Colonization and movement of green fluorescent protein-labeled clavibacter nebraskensis in maize

Alexander Mullens, Tiffany Jamann

Research output: Contribution to journalArticlepeer-review


Clavibacter nebraskensis causes Goss’s bacterial wilt and leaf blight, a major disease of maize. Infected crop residue is the primary inoculum source and infection can occur via wounds or natural openings, such as stomata or hydathodes. The use of resistant hybrids is the primary control method for Goss’s wilt. In this study, colonization and movement patterns of C. nebraskensis during infection were examined using green fluorescent protein (GFP)-labeled bacterial strains. We successfully introduced a plasmid to C. nebraskensis via electroporation, which resulted in GFP accumulation. Fluorescence microscopy revealed that in the absence of wounding, bacteria colonize leaf tissue via entry through the hydathodes when guttation droplets are present. Stomatal penetration was not observed under natural conditions. Bacteria initially colonize the xylem and subsequently the mesophyll, which creates the freckles that are characteristic of the disease. Bacteria infiltrated into the mesophyll did not cause disease symptoms, could not enter the vasculature, and did not spread from the initial inoculation point. Bacteria were observed exuding through stomata onto the leaf surface, resulting in the characteristic sheen of diseased leaves. Resistant maize lines exhibited decreased bacterial spread in the vasculature and the mesophyll. These tools to examine C. nebraskensis movement offer opportunities and new insights into the pathogenesis process and can form the basis for improved Goss’s wilt management through host resistance.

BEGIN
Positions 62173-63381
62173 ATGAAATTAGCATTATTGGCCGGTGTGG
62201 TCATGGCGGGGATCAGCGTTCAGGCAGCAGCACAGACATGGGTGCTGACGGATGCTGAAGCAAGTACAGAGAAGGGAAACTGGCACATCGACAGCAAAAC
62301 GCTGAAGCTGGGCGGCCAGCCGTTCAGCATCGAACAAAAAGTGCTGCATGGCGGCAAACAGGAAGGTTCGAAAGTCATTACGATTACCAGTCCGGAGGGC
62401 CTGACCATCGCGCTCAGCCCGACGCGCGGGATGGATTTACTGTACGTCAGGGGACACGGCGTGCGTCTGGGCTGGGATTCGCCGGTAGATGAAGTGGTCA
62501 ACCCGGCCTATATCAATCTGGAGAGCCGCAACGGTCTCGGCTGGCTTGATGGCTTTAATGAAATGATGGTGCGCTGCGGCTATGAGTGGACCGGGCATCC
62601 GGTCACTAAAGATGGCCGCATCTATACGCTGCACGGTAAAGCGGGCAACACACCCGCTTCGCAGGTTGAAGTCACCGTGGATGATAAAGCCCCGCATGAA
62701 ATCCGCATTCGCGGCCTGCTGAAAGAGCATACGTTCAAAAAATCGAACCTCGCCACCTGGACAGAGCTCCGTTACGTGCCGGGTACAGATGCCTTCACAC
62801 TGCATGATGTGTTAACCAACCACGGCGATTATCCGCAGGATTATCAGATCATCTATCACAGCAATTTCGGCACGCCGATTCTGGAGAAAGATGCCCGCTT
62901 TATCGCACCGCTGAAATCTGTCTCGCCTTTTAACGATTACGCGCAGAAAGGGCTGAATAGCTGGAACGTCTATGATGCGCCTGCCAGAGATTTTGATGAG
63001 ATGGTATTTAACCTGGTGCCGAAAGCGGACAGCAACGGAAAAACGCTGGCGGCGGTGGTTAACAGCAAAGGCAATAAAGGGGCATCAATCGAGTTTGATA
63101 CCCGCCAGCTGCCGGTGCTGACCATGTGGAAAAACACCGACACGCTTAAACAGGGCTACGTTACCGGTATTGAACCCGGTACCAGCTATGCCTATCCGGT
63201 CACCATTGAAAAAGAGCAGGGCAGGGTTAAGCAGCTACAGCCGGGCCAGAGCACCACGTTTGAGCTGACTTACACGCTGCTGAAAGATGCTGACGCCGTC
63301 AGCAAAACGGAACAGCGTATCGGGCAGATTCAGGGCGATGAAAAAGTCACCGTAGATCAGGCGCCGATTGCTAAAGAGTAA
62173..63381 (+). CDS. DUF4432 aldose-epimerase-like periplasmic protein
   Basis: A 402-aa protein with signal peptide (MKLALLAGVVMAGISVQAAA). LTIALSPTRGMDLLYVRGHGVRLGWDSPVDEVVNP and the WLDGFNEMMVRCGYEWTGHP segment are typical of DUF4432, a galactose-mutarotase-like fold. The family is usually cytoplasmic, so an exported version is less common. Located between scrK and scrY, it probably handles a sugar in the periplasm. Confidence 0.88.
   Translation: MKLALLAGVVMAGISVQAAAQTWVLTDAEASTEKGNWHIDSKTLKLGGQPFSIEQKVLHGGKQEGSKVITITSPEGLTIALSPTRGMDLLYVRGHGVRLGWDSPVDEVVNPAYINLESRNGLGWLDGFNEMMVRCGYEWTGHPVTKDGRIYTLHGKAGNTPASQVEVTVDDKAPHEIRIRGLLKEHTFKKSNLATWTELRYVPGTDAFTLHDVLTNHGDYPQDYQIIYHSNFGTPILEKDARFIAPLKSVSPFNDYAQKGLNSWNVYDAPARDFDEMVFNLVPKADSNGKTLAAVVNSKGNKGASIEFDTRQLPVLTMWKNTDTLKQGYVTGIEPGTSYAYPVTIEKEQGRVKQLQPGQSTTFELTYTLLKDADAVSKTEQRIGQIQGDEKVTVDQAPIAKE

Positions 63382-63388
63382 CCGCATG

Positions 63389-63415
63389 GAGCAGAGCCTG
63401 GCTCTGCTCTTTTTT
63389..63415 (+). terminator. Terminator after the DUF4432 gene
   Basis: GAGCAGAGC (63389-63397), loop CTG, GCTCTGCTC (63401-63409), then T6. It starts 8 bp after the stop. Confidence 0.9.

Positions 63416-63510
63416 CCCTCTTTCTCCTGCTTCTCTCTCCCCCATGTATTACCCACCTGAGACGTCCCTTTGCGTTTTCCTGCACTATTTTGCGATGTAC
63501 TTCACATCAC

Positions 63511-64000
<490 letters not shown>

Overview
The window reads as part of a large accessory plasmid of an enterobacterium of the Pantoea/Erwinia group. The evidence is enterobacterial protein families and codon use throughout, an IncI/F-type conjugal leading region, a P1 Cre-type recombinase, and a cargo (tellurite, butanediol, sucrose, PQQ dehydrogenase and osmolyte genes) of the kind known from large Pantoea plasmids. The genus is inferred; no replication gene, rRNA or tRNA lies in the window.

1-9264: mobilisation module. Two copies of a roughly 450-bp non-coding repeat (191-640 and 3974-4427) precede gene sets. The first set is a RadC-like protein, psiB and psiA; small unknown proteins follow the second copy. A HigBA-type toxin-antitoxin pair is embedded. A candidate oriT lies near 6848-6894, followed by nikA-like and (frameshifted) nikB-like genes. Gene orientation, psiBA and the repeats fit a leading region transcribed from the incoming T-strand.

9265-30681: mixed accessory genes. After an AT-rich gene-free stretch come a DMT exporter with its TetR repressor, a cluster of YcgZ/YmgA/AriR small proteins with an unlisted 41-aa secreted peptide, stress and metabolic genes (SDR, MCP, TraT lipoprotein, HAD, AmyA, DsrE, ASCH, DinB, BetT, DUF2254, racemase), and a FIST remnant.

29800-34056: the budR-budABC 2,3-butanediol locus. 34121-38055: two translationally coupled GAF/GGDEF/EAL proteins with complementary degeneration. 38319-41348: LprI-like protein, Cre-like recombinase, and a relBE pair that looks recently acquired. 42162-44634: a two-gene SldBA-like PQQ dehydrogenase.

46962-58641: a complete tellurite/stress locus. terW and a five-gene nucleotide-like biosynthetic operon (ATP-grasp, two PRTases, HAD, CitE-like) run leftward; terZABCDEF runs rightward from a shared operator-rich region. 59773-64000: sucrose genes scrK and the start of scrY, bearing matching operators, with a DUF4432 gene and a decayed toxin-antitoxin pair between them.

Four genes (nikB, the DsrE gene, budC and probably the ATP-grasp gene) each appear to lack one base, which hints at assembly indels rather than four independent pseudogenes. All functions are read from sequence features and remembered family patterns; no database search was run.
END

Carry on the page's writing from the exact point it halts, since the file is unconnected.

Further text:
Original languageEnglish (US)
JournalPlant disease
Issue number5
Early online dateNov 15 2020
StatePublished - May 2021


  • Cereals
  • Cultivar/resistance
  • Disease management
  • Field crops
  • Grains
  • Prokaryotes

ASJC Scopus subject areas

  • Agronomy and Crop Science
  • Plant Science


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